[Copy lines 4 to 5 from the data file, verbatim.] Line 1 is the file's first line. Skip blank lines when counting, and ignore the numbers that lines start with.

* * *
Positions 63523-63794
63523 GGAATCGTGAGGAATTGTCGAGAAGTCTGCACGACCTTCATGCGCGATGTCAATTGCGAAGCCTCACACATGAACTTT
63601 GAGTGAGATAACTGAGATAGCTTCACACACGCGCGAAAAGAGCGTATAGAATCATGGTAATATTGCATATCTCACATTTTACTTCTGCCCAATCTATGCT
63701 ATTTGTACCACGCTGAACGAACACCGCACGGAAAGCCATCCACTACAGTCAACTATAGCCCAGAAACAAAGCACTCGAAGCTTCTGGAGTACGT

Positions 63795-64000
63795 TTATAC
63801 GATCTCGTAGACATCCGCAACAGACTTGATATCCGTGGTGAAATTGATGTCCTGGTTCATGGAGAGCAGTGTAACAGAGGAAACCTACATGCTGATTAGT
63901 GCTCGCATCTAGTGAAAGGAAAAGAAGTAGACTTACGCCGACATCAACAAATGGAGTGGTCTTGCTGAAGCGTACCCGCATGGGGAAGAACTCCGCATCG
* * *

63701 ATTTGTACCACGCTGAACGAACACCGCACGGAAAGCCATCCACTACAGTCAACTATAGCCCAGAAACAAAGCACTCGAAGCTTCTGGAGTACGT

Positions 63795-64000